Ecological Sustainability and Social Equity
- Productivity and ecological characteristics of the resource must be maintained.
- Equitable representation of local users and stakeholders is essential.
- Fisheries approached on the basis of ecosystem boundaries and biodiversity conservation in order to maintain optimal conditions for healthy, self replenishing fisheries.
- Incorporating the wellbeing of all aspects of the fishery ecosystem (bottom and water habitat quality + bottom dwellers, plankton and pelagic forage species + predator fish, sea mammals, seabirds, and fishermen).
- Fishing that occurs at a natural scale and is centered around local communities: the fishing boats, the fishing gear, the market.
- Precautionary judgment of how many of which fish are needed to keep the ecosystem healthy and, from assessments of living populations, how many are available to fisheries in a given year.
More specifically, there are several social and ecological considerations that must be incorporated in community and ecosystem based management.
- Make decisions at the most local level possible that includes all relevant and affected parties that are part of the local community.
- Give each participant an equitable opportunity and responsibility to participate in discussions and deliberations.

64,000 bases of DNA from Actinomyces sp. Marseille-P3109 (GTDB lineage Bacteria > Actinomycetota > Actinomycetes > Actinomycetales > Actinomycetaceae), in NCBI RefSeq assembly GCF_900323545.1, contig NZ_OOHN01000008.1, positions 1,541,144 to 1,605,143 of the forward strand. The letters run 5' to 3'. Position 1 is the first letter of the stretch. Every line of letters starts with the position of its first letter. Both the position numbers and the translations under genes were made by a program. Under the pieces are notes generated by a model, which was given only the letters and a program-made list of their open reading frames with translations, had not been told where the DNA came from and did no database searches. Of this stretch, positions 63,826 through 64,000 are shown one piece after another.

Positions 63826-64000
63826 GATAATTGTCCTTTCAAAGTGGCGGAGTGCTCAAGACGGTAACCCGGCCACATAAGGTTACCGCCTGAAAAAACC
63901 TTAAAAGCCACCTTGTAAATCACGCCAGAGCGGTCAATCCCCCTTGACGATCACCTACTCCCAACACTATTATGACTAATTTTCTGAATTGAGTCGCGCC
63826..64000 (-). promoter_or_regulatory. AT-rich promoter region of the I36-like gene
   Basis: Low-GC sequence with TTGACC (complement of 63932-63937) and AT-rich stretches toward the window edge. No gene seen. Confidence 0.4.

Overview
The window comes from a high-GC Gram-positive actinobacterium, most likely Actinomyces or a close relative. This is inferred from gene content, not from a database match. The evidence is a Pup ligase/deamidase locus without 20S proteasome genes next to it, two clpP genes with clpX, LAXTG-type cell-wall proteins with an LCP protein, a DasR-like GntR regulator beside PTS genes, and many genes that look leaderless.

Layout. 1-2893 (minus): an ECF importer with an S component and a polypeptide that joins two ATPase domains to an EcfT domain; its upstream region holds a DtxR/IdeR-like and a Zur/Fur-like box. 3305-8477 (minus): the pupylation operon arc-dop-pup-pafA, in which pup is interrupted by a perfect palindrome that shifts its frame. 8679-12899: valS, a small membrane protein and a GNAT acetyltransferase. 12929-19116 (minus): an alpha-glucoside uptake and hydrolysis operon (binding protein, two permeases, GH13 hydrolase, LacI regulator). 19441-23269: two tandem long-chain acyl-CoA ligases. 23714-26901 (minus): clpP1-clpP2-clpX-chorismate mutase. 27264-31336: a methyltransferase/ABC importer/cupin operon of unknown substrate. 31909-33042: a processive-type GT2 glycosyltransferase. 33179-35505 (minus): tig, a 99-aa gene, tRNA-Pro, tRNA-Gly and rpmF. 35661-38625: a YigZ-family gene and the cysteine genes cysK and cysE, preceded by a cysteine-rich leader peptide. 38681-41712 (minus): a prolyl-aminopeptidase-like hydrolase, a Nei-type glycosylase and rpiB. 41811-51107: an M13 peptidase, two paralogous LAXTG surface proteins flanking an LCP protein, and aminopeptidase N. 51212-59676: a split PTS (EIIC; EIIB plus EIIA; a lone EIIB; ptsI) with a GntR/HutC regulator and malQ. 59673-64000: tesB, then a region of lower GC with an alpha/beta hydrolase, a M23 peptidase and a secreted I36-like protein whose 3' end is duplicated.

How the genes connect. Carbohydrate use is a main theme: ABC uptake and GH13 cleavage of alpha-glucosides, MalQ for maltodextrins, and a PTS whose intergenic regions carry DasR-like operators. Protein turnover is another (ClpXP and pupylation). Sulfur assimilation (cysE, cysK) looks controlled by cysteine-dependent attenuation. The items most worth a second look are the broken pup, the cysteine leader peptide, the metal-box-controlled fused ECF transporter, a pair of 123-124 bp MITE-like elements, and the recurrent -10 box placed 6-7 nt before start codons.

- Make certain all participants have access to adequate information and understanding of ecological principles that affect their future and enable them to contribute responsibly to the decision-making process.
- Deliberate and make decisions using current and objective knowledge and information derived from scientific methods and practical experience.
- Have an equitable obligation to provide knowledge and information that is relevant and essential to the realization of our goals and that is collected in a way that has minimal impact on confidentiality and competitive position.
- During deliberations, maintain the highest standards of credibility and ethical conduct, fair and accurate reporting, and full disclosure and accountability for our affairs.
- Protect those community uses of the marine ecosystem and its resources that are consistent with the established goals and principles from being substantially sacrificed to, or eliminated by, any other uses or outside interests.
- Protect reproduction. Fisheries must be managed in a way that recognizes critical points in the life-history strategies and spawning patterns of species.
- Protect juveniles. Fisheries must be managed in a way that will allow adequate numbers of juveniles to reach reproductive age as determined by sound information on the reproductive behavior of the species in question and results of precautionary models that predict the numerical requirements for sustainable and genetically diverse populations of the species.
- Maintain food-chain relationships. Fisheries must be managed in a way that recognizes and protects food-chain linkages.
- Restore and maintain critical habitat. All fishing and non-fishing activities must be managed so as to maintain the integrity of habitats critical for spawning, juveniles and, feeding, and habitats that could/should/once did support populations of now depleted fish.
- Protect localized fish populations. Fisheries must be managed in a way that protects local populations of fishery species and the habitats that support them wherever there is a probability that they exist. These distinct populations often vary genetically so their conservation conserves diversity with survival value within the species. Protecting distinct habitats will protect the diversity of associated species as well.